Elks Preserve is located on Crusher Rd in Hopewell.
Link to the trail map.
I rarely see the sky so brilliant blue as I do in the winter season. It was 25 degrees F when my friend and I met at the Elks Preserve in Hopewell, but the wind was still and the sun was strong, so it did not feel nearly as cold as it actually was. Even though it was freezing, the birds in the forest were raucous and exuberant in their singing. I don’t know why they had ants in their pants, but they were making such a fuss that it had us both excited to head out into the woods.
The contrast between the dormant forest floor and vibrant blue sky was enticing. It was as if the forest was whispering to us to come in and explore.
When I saw this plant covering one section of the forest floor, I was completely stumped! It seemed similar to an Eastern Red Cedar or an Arborvitae, but not quite so. I spent a lot of time reading online and searching through my plant ID books before I narrowed it down to a species in the Diphasiastrum/Lycopodium genus.
I am fortunate to know people with expertise in identifying the local flora. I reached out to a local expert, Gemma Milly of Friends of Hopewell Valley Open Space. She informed me that it was Club Fanmoss/Running cedar, Lycopodium digitatum.
Gemma also said that “In the old days, they used to collect them to use the spores to fire photographic flashes– it’s highly volatile!”. When I touched the strobili (the candelabra like structures above the leaves) and the sporangia (the yellow candle part of the candelabra) a cloud of spores came floating out. I was in a trance kneeling on the side of the path, watching the clouds of spores drift around in the morning light.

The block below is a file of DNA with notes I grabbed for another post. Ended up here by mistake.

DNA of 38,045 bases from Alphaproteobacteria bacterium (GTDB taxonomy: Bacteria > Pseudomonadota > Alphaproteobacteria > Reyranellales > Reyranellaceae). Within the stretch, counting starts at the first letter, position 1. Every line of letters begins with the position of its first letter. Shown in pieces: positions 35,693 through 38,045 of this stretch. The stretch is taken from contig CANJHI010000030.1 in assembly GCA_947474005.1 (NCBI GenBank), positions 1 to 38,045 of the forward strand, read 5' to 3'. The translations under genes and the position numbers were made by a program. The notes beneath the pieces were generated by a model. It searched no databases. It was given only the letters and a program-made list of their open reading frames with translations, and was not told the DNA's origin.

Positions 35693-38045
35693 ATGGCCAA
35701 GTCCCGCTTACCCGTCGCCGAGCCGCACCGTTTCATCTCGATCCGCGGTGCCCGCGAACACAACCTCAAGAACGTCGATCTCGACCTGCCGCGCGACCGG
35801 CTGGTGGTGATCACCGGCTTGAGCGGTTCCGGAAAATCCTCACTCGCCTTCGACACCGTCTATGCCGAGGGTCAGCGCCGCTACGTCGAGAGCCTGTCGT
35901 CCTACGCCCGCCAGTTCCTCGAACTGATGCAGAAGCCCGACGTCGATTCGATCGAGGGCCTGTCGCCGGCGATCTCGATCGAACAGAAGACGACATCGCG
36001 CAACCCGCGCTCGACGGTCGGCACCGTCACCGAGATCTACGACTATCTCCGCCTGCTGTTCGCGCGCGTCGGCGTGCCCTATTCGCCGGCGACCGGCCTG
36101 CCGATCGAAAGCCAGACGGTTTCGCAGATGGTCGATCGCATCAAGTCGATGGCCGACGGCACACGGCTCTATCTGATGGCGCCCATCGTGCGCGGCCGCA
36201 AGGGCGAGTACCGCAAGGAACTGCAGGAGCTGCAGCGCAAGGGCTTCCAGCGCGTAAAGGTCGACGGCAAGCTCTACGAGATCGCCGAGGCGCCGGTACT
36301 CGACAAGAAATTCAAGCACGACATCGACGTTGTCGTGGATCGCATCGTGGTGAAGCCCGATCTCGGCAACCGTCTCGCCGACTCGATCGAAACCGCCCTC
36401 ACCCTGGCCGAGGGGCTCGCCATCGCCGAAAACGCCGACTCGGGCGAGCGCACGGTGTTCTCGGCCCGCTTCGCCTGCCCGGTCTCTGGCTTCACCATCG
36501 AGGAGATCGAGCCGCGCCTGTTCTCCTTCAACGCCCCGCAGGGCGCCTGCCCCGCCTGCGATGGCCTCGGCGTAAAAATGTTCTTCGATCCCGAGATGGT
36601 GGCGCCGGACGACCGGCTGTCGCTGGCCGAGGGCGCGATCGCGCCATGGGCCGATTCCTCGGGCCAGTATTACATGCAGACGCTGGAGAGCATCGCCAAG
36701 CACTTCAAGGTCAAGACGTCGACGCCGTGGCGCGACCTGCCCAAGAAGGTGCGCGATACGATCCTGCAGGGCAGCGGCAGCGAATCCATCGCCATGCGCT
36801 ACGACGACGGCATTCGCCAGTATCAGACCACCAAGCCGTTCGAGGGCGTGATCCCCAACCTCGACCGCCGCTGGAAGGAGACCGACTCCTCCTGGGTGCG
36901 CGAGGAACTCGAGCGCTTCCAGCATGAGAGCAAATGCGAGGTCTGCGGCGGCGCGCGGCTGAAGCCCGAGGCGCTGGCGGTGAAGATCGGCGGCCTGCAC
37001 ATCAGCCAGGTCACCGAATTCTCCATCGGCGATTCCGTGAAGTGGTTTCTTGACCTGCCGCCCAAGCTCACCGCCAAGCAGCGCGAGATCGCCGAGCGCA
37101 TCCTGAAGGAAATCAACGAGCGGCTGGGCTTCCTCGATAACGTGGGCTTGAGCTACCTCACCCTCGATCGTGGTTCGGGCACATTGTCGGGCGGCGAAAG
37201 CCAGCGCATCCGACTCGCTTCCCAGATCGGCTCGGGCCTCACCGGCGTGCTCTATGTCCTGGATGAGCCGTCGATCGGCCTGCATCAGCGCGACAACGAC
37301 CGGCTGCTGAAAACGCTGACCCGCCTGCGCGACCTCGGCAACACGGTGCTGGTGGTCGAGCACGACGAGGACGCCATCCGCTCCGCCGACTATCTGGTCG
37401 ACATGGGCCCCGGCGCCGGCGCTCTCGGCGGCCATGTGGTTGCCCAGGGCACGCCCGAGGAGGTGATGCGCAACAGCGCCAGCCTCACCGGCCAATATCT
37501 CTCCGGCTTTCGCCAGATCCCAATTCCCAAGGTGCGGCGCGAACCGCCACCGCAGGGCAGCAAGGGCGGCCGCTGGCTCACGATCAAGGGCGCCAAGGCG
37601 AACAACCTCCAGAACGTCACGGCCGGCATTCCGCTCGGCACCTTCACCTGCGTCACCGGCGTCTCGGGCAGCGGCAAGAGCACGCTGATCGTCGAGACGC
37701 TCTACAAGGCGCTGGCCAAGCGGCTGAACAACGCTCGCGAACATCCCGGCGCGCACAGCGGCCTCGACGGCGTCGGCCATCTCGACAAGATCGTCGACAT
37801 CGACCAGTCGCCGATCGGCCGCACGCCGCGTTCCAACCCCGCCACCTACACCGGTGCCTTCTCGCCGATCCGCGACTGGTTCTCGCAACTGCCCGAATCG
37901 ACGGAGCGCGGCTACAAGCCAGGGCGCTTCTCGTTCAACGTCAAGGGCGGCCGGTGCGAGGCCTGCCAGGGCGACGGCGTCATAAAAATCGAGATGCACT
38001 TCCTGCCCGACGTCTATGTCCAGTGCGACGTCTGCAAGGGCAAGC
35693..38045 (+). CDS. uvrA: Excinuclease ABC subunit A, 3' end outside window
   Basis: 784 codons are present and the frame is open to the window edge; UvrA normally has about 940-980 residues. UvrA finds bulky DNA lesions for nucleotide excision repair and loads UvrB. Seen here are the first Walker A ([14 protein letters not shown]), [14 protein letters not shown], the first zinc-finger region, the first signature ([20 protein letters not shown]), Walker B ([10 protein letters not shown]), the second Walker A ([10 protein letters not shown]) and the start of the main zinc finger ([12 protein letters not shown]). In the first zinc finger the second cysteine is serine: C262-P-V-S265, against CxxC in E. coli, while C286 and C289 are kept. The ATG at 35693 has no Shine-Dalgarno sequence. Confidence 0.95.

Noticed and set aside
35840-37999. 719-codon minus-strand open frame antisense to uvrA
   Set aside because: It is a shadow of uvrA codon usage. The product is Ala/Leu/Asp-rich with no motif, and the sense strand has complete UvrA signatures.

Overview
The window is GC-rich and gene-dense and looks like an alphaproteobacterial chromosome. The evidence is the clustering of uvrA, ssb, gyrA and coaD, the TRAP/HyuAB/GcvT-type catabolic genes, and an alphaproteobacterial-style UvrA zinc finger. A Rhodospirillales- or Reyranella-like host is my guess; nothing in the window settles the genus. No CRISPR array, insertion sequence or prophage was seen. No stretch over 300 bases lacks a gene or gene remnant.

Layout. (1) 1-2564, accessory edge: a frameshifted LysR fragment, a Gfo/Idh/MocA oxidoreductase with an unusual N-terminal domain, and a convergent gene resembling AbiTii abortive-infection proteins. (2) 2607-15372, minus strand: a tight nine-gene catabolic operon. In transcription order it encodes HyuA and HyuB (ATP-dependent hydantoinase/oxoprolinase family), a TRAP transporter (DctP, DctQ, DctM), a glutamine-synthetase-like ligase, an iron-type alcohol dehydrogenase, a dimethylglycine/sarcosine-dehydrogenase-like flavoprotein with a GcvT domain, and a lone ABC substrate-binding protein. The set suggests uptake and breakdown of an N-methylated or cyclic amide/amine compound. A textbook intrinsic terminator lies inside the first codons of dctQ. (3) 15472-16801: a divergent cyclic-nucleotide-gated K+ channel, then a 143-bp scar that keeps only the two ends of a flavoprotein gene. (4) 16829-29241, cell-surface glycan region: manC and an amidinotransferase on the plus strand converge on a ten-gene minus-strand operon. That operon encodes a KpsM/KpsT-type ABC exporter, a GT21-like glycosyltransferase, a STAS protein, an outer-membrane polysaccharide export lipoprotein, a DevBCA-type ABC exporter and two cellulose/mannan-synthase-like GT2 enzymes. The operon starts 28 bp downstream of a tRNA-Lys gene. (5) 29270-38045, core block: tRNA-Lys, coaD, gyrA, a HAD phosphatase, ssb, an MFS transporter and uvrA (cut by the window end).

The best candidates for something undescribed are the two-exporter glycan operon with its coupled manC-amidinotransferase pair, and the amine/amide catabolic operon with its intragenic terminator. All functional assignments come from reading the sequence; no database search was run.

Can we all just take a moment to “oooh” and “aww” at this gorgeous plant?
The clustered, red drupes on the left are a type of Viburnum, Viburnum spp… The berries on the right are of Japanese Barberry, Berberis thunbergii, single drupes that are often paired along the stem.
Evidence of a cambium eating insect. Since I don’t know what species of tree this is (there was no bark left to help me identify), then my ability to find clues as to what type of insect or larvae made these marks is limited. I love fallen logs, there are always goodies hiding on, in or under them!
We spotted a frog frozen under the water. At first, I had thought it was a wood frog, but I was confused since I know that wood frogs could freeze during the winter but they usually did so on the land.
I reached out to two local herpetologists, Jeff Hogland of the Watershed Institute and Mark Manning of Hopewell Valley High School for their input. They both informed me that this was a Pickerel Frog, Lithobates palustris, not a Wood frog, Lithobates sylvaticus, and that unfortunately, my amphibian friend was most likely dead – not hibernating.
Jeff told me that “Several species of frogs can actually freeze, and survive – the spring peeper, wood frog, and gray tree frog included – but pickerel frogs are NOT among them”.
Mark said that “pickerel frogs in mountainous habitats like the Sourlands tend to move towards spring seeps and seepage areas during the winter, where the temps stay around 55 degrees F, the oxygen is high and the insect larvae provide food. If the main body of the stream remains moving during cold periods, it might duck under rocks but I’ve never seen one frozen on the top like that. The recent warm temps probably brought this frog into a mid-winter activity period, and it might not have moved fast enough to escape the cold blast today”.